Sunday, November 23, 2008

Practical Life in the Children's House

One of the distinguishing aspects of the Montessori method is the "Exercises of Practical Life." Often people wonder why we devote so much attention to such simple activities as pouring water, spooning beans, or grinding coffee. These activities definitely fall into the category of most beloved by the children. Once, on the second day of school, the teacher was greeting the children as they came in the morning. On seeing a little one making her way down the hall, the teacher remarked, "Good morning, are you ready to come in and work?" "I just came for the beans," was the little one's reply. Of course, the child was referring to the activity of pouring beans.

"A child's work," Dr. Montessori wrote, "is to create the man he will become. An adult works to perfect the environment but a child works to perfect himself." The work the child is doing can only be done by himself. By repetition of motions he is strengthening his muscles, perfecting his coordination and gaining confidence in a particular skill.

Meaningful work, such as any of our "food work," grinding coffee, cutting bread, cutting celery, or cutting apples, helps the child to develop Independence. The child chooses for himself, what work he will do and when he wants to do it. This freely chosen work is a result of internal motivation.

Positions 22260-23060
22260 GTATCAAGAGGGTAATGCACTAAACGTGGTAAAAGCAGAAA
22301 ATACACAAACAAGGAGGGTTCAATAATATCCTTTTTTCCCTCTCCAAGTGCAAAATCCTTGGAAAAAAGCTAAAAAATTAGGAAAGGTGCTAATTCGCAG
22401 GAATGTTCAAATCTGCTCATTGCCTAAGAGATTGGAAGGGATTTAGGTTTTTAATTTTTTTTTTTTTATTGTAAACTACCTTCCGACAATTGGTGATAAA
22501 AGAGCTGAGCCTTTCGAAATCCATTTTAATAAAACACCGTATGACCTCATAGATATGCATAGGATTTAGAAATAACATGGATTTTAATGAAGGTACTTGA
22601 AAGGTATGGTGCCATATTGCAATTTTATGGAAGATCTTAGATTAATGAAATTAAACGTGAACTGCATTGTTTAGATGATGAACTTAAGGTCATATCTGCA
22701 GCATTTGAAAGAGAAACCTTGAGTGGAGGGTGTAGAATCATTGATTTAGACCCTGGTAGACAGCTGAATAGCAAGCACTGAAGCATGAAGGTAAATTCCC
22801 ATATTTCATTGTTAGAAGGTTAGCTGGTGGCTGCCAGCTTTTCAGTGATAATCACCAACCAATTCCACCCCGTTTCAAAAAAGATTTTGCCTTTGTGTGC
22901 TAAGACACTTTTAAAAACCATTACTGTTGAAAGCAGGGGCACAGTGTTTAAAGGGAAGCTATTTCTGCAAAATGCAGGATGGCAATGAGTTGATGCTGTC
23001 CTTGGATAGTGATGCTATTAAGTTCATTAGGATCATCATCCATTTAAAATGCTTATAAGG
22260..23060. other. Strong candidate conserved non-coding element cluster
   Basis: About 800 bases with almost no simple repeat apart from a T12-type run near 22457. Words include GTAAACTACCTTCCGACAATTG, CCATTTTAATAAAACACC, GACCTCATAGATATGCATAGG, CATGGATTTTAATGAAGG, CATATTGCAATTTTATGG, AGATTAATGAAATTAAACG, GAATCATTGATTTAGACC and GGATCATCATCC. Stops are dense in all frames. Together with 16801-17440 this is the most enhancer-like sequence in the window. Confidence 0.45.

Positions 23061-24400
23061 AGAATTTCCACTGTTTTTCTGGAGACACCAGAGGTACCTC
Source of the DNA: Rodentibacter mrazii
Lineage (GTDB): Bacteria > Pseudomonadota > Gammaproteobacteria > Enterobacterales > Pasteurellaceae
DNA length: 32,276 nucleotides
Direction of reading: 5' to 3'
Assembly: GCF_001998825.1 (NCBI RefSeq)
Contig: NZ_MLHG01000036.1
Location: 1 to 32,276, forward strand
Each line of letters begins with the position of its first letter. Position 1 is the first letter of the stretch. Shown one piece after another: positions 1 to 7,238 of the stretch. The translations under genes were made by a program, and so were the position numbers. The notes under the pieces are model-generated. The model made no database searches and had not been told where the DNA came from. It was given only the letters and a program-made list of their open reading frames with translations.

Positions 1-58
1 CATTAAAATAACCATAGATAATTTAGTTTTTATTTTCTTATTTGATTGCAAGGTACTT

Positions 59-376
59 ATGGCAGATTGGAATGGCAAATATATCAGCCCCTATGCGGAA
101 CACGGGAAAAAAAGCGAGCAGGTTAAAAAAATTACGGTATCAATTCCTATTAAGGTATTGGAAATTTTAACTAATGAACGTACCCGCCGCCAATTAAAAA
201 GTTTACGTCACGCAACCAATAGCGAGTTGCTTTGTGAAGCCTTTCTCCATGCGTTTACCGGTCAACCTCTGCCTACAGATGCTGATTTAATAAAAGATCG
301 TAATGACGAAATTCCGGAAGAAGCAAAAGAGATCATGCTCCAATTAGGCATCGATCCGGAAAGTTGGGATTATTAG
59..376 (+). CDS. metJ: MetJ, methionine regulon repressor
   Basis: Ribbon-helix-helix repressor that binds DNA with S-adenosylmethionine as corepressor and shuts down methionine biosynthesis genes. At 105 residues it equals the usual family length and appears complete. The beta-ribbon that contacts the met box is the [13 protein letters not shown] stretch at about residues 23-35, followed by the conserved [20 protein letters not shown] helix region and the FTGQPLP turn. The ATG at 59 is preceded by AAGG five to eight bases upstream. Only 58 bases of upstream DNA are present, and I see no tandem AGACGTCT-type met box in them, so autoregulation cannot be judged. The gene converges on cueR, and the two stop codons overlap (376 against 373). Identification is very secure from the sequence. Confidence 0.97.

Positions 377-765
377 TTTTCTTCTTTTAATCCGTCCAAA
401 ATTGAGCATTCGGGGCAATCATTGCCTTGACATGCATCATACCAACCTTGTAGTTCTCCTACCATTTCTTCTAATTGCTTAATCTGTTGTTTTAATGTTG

Wiping up water with a sponge helps the child to perfect her Coordination. The child has to swipe the sponge over the wet areas, decide when its time to squeeze the sponge, hold the sponge over the bucket and squeeze the sponge till it stops dripping, notice when the water is all wiped up, restore all the materials to their original place on the tray, and return the tray without dropping anything to its original position on the shelf.

Carefully pouring water into a narrow necked vase with a funnel lengthens her span of Concentration and develops coordination.

Choosing a task, such as washing windows, and completing it start to finish, concluding with returning the material back to its place on the shelf, neat and ready for the next person, develops a Sense of Order.

Sewing is one of the practical life activities which is most treasured by the children. It helps to develop the small muscles of the hand in preparation for writing, as well as developing all of the above mentioned qualities.

We are currently in need of one or two parents to come in and sit with the children for two to four mornings a month and help with their sewing. If this could be you, please talk to one of the teachers.

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